Tag: Work

Homoglyph Substitution for URL’s

August 29, 2014 » Geek

At Pack we use ascii-based unique identifiers in URL’s a lot. We call them slugs. Dogs have them, users have them, breeds have them, etc.

I made the decision early on to keep the slugs plain old ascii. No unicode. These are primarily for URL’s, and I wanted them easy to type. Most slugs in the system are automatically generated. These slugs are derived from names when a dog or user is created in the system. This is a problem, because there are a lot of people in the world who use characters outside of the ascii set.

Usually, the solution is just to drop non-ascii characters. This is the simplest option, and it works. For example, Designer News uses this technique. In the case of John Henry Müller, they simply drop the ü because of the umlaut, giving him the user URL of https://news.layervault.com/u/11655/john-henry-mller/. Müller becomes mller. I find this less than optimal.

A second technique is to use homoglyph substitution. A homoglyph is a character which is visually similar to another, to the point that they are difficult to quickly distinguish with just a glance. I’m familiar with them from the world of phishing, where people register domains that look very similar to other domains by using homoglyphs.

Once you build a list of homoglyphs, it’s easy to create slugs that are ascii only through substitution. We expanded the definition of homoglyph for our list to include anything you could squint at funny and think they were similar. The method is a bit brute force, but it only ever runs once per string, and I think the outcome is worth it.

This works well for us, we get reasonable URL’s for dogs like “Hólmfríður frá Ólafsfjordur”. holmfriour-fra-olafsfjordur is not the same, but it’s close enough for a URL that you don’t mind, and it’s better than using hlmfrur-fr-lafsfjordur.

Hólmfríður frá Ólafsfjordur

Unfortunately, this doesn’t work well for un-romanized languages, notably asian languages, such as “クッキー“. In this case, the system breaks down and we end up with no usable slug, so we build from a default. I’m still seeking a solution for that. Maybe I should use automatic translation on it.

Thursday Quote: Zach Holman

April 12, 2012 » Geek, Life

“Hours are bullshit. Worry about good work.”

– Zach Holman
How Github Works

Tags: ,

Thursday Quote: Will Wilkinson

August 18, 2011 » Life

“I don’t want to maximise income. I want to maximise autonomy and time for unremunerative but satisfying creative work.”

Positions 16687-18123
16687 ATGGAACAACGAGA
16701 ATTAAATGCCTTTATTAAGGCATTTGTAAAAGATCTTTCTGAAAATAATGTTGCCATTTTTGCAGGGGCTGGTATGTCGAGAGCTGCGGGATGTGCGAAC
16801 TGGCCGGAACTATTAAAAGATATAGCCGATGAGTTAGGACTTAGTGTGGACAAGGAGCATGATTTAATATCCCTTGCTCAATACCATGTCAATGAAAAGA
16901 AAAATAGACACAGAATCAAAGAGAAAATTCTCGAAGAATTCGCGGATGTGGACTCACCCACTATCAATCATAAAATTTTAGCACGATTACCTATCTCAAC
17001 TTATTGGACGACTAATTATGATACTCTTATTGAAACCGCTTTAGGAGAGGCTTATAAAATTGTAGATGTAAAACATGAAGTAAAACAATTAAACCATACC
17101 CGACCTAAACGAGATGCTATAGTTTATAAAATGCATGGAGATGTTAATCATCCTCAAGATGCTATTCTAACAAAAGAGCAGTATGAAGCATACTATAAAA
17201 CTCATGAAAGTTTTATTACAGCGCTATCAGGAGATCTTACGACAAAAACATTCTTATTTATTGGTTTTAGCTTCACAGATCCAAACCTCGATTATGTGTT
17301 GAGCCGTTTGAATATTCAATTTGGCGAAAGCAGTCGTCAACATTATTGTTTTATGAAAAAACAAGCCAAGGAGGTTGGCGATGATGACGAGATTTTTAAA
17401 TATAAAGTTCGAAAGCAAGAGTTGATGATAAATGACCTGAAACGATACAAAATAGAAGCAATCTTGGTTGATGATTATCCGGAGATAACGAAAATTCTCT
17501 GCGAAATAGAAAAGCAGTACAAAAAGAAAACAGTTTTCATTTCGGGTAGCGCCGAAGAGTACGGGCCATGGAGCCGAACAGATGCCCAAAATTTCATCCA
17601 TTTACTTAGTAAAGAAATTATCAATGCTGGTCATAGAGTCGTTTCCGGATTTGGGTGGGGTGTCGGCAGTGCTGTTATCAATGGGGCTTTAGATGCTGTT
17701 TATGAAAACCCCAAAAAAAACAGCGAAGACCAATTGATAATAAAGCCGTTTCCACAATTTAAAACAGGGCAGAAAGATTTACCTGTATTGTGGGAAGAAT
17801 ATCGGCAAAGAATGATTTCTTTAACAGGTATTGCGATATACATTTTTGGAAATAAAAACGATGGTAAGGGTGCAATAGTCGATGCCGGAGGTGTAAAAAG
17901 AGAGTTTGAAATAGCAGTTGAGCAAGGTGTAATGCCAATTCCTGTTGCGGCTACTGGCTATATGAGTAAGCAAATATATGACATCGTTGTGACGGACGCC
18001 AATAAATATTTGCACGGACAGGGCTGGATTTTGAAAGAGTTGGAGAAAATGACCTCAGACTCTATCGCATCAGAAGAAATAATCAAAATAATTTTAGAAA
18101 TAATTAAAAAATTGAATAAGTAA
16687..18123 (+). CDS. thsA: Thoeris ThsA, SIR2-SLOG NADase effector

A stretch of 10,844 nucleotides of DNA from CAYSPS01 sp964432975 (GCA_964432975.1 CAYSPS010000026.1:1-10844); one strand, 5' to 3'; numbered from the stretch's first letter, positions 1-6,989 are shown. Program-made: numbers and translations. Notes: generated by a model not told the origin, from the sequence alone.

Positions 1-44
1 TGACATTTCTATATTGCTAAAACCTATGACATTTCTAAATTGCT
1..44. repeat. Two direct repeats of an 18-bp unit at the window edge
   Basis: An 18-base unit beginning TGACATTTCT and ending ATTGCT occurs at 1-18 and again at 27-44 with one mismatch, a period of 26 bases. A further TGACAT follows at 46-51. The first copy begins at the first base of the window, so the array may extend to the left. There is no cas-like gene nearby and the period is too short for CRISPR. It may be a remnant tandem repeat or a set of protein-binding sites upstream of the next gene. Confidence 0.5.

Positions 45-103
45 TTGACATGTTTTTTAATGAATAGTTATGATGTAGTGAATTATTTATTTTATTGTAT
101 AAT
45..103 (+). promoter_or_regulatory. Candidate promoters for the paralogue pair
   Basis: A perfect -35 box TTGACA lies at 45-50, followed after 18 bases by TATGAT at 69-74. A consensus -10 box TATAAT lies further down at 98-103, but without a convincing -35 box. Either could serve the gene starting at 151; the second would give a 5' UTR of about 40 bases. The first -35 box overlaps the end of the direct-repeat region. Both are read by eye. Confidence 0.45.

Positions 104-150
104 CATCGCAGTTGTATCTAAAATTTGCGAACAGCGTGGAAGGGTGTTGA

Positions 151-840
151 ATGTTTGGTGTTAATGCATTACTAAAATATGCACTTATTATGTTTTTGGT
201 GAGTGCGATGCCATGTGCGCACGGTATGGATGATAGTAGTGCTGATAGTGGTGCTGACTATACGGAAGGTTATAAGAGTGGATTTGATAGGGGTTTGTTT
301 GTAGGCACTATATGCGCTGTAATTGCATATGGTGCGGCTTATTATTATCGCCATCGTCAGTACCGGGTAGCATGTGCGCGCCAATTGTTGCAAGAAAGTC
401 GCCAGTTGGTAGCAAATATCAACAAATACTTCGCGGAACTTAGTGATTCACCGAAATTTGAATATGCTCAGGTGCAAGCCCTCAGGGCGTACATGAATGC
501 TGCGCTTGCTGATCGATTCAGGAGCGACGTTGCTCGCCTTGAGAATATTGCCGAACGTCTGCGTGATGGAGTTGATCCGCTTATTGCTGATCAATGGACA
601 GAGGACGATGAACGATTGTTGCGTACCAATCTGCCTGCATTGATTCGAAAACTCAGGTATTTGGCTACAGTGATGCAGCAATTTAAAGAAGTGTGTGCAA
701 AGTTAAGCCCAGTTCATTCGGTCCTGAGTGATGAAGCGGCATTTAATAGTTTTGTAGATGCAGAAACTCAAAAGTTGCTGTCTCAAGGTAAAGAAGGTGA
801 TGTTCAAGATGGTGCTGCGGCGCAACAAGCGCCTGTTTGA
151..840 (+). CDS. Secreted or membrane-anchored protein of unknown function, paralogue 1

– Will Wilkinson
Unemployment and jobs:
Work for post-materialists

Installing Scribe on OSX with Thrift 0.5.0

February 15, 2011 » Geek

Update (2011-02-24)

This also works on Ubuntu, with two little tweaks.

First, no need to install libevent from source, just do an apt-get install libevent-dev.

Second, after you install Scribe, you need to add Thrift to the shared library path so it will load.

Just add a new file called /etc/ld.so.conf.d/scribe.conf with this content:

Then run ldconfig and you should be good to go.

I looked for a way to install Facebook’s Scribe on OS X to test out some code I’m writing at work, but I could not find a process that worked for me.

The best I got was by @kpumuk called Installing and Using Scribe with Ruby on Mac OS.

It got me close, but what I outline below got me the rest of the way. Hopefully it will help you (until it breaks too)

Install libevent (2.0.10)

You’ll need the development files for libevent, which you probably don’t have. Grab the latest stable package at http://monkey.org/~provos/libevent/. I used 2.0.10.

This one is easy, just configure and make install.

You might consider using --prefix=/opt/libevent on the configure to keep this libevent separate from any others that might get installed (via brew or ports). If so, be sure to change --with-libevent when compiling Thrift.

Install Thrift (0.5.0)

Now let’s install Thrift. 0.5.0 is the latest stable, and what I used. http://incubator.apache.org/thrift/.

Again, not a tough build, but you need to be sure that you set --with-libevent on configure, otherwise thriftnb won’t be built and you’ll have to do this compile again later when you get stuck in the Scribe build.

Install FB303 (In Thrift source)

You also need FaceBook Baseline (FB303) which is included in the Thrift source code. From your Thrift source directory, do the following:

Install Scribe (> 2ee14d3)

There is a bug fix in Scribe at version 2ee14d3, which fixes a build problem created by Thrift 0.5.0.

So, as of right now you need to get your source for Scribe from github, and after that commit.

Once you have it:

Build Ruby Thrift structures

Okay, everything is installed now! Well, almost. You still need to generate the Thrift bindings if you are going to be using Ruby.

From the scribe source directory:

Copy a config from Scribe

You’ll also need a config file for Scribe, which you can get from the examples directory in the Scribe source.

Again, from the Scribe source root:

Start Scribe!

You are now ready to run scribe, so fire it up!

Test it from Ruby

Now open up an editor and drop this into a Ruby script.

When you run it, you should get a new directory and file in /tmp/scribetest containing your message.


Thursday Quote: Paul Graham

October 28, 2010 » Life

“To be happy I think you have to be doing something you not only enjoy, but admire. You have to be able to say, at the end, wow, that’s pretty cool.”

– Paul Graham
How to Do What You Love

Tags: , ,